Epic is one of the largest and most profitable game makers. They knew that they weren't necessarily going to be "sympathetic" at the time they launched their #FreeFortnite campaign. I wasn't totally sold in the beginning, but what I immediately liked about Epic's initiative was that they were raising a broader issue than Spotify, which I feared was just going to improve the situation for those who compete with Apple's subscription services (i.e., just a very few players). Still, I do have to give credit to Spotify's Horacio Gutierrez, a former Microsoft IP chief. He had been fighting against Apple's abusive behavior for years, and raised awareness for the issue in important circles. Arguably, Epic was standing on the shoulders of this giant when it launched its fight for app developers' essential freedoms a year ago--and just on the last business day before the Epic Games v. Apple trial, the European Commission handed down its Statement of Objections based on Spotify's complaint.

Shortly after Epic's complaints, Epic, Spotify and others (with the most significant third player being Match Group, which is known for the Tinder app) founded the Coalition for App Fairness. Again, I wasn't initially sold, but I watched the further developments with an open mind and less than a year later I think--in light of the recent announcement by three United States Senators--that the CAF may go down in history as one of the most impactful and important policy efforts in the history of the tech industry.

The tide has turned. Apple may be losing this war much more quickly now than it would have considered realistic when this started a year ago. Legislative, regulatory and judicial developments reinforce each other. Apple and its army of loyalists (though I sometimes wonder how many of those Apple apologists on Twitter are simply Apple employees) can't explain away that the current situation is unsustainable and has to be brought to an end. The sooner, the better for the world in economic and other terms.

I noted on Twitter today that Apple may already have had more negative news cycles--not just in a quantitative but also a qualitative sense--in 2021 than in the decade(s) before. It becomes clearer and clearer that Apple is doing harm now that does not constitute the kind of "creative destruction" under Steve Jobs. Now it's just destruction for Apple's economic gain, with zero benefit to innovation. Ad tracking is an example. Apple has done and continues to do enormous harm to both advertisers and app developers selling their inventory, but third-party app stores can also remedy that problem.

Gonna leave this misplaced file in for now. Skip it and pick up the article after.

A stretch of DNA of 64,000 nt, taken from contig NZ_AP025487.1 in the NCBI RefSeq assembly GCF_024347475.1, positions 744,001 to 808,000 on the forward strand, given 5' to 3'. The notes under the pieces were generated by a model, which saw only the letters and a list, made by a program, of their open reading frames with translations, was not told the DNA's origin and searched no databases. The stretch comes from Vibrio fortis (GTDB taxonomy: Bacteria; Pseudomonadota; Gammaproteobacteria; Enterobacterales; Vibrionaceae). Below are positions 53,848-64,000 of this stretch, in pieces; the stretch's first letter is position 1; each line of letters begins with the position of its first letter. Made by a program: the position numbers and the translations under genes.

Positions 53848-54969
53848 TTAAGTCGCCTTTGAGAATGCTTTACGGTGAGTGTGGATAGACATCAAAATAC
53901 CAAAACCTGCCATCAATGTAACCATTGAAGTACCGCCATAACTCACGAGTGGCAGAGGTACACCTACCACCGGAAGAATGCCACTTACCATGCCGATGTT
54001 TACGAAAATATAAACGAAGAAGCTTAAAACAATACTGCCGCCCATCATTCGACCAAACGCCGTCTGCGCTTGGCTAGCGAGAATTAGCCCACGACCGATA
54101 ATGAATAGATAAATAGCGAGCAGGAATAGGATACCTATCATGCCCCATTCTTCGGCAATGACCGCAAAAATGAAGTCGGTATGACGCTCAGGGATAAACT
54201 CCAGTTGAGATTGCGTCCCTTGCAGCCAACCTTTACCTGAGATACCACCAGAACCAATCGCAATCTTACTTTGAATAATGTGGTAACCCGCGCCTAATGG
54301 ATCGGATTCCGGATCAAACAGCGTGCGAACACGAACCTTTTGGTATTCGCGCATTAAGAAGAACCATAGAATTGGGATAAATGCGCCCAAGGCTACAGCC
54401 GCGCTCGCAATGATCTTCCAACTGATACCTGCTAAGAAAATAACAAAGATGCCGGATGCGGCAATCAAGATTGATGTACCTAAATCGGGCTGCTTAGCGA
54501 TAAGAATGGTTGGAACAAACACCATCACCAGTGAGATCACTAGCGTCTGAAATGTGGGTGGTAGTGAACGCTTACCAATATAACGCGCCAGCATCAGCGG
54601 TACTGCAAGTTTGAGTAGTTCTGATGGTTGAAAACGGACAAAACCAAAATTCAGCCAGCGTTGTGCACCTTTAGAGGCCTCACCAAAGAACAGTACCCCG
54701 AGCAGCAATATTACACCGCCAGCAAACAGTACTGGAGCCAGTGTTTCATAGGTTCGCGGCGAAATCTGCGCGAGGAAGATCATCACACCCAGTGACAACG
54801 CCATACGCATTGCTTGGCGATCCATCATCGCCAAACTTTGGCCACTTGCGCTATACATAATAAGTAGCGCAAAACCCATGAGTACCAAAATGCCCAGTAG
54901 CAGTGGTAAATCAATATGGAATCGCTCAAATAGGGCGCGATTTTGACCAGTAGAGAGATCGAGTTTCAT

Privacy is a mix of a policy pretext, marketing mantra and PR stunt for Apple. If it's about Apple selling you music, you should consent to GPS tracking. If it's about governments containing the COVID pandemic, Apple doesn't even allow that an app asks users to scan a QR code at the entrance of a venue. Applying such double standards is the "best" way for a company to lose its credibility with decision makers and opinion leaders.

Another example is that Apple seeks to justify its COVID app (mis)guideline with public health concerns while selling homeopathy crap. Homeopathy is fake science, bogus medicine--but never mind as long as Apple can make money with it.

A year after #FreeFortnite and the Nineteen Eighty-Fortnite video (which has almost 8 million YouTube views by now and even understates the problem), and less than a year since the Coalition for App Fairness was founded, the noose is tightening and change is coming.

Apple can counterlobby, defend, appeal. That's what it's currently focusing on. The alternative would be for Apple to realize that

  • it can do even better if it unleashes the app developer community's creativity,

  • it can still do well even with competition in the app distribution aftermarket, though it will face challenges, and

  • if Apple decided to make amends and engage constructively, it might do better than if it just kept opposing the structural change that is inevitably needed. Apple could--if it wanted to--go from app developers' worst enemy to one of app developers' best friends. They could focus on making the cake bigger rather than just focusing on their share and their control. But such ideas as my "contribute-back" licensing proposal aren't going to get traction, realistically. Apple looks set to hold out until the bitter end, because they think it's most profitable.